A novel for teenagers and young readers
Shortlisted for the 2009 Marsh Award (U.K.) / 2005 PRIX DES EMBOUQUINEURS (FRANCE)
2003 IBBY GREECE best teenage book prize
1. Le grand écart, Genève: La Joie de Lire, 2003 (French)
2. Constandina y las telarañas, Salamanca: Loguez ediciones, 2005 (Spanish-Castellano)
3. Tina’s web, London: Aurora Metro Press, 2007 (English)
4. La Konstantina i les teranyines, Barcelona: Editorial Cruilla, 2009 (Catalan)
Konstantina is nearly thirteen when her world turns upside down. From the age of five she has lived in Germany and enjoyed a charmed existence. This is about to end, ‘But didn't you notice anything?’ her grandmother asks repeatedly. She hadn’t and the decision to send her back to Greece to go to live with her grandmother comes as a complete shock. Her parents are splitting up and she will leave her school, her best friend and her comfortable home in exchange for life with an eccentric grandmother who is still living with her memories of the Second World War. Tina and Farmor, as she calls her, are sworn enemies from the start; there is a total lack of understanding on both sides. Tina, the narrator, does not intend to cooperate. Farmor gives her no concessions. Tina is trapped in a world of tangled emotions, a web of anger and confusion, hating school, grandmother, friends, home, indeed the whole Greek culture which now seems so foreign to her. Then she meets someone who understands her despair, a boy who has also come back to Greece from Germany. He offers her a small blue pill and she begins a whirlwind of lying, stealing and an increasing lack of control over her life. The story comes to an inevitable climax and Tina's father is called back to Greece: ‘But didn't you notice anything?’ he asks his mother.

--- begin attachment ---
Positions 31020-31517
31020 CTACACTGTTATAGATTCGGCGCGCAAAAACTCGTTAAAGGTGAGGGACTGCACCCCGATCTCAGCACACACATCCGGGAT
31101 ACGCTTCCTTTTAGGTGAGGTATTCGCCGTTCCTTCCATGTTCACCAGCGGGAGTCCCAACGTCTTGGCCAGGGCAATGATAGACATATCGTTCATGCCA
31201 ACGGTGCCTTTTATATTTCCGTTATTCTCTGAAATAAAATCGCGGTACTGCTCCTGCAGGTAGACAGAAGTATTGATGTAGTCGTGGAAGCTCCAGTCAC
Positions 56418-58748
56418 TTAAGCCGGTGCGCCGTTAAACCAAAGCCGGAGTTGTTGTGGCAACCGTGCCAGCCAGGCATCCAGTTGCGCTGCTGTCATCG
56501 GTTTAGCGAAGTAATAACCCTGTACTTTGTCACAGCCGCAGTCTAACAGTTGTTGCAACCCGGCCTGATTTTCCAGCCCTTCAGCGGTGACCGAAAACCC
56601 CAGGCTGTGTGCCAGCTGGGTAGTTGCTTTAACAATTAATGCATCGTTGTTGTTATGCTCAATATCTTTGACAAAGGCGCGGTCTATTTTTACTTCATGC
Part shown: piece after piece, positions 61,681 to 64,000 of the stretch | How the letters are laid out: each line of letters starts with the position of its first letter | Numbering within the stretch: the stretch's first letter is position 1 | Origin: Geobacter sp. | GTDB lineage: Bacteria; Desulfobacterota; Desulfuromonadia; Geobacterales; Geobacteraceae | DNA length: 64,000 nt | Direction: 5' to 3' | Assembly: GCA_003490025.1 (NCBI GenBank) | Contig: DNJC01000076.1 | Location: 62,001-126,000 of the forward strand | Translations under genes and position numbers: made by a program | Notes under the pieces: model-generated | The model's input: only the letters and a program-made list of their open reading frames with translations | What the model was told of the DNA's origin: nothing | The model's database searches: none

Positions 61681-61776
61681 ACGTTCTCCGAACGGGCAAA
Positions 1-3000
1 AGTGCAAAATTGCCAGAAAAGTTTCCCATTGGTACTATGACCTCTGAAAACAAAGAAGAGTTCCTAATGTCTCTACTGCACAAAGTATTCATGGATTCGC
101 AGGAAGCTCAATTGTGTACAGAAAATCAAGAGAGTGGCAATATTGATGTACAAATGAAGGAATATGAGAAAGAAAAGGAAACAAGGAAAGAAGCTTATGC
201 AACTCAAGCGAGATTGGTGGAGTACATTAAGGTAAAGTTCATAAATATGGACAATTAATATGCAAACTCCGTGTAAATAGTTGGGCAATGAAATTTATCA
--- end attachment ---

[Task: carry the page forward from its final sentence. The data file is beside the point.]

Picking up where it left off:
This is a fast moving story of teenage angst and drugs. But it is also a story of two generations who are failing to see how alike they are. Farmor was a member of the Greek resistance, first against the Nazis, then the colonels; strong, feisty and as difficult and determined in her time as Tina is having to be in hers.
The value of the book doesn’t just rest on its subject. Alki Zei has a unique ability to observe and describe everything around her with high emotional intelligence and mastery of language.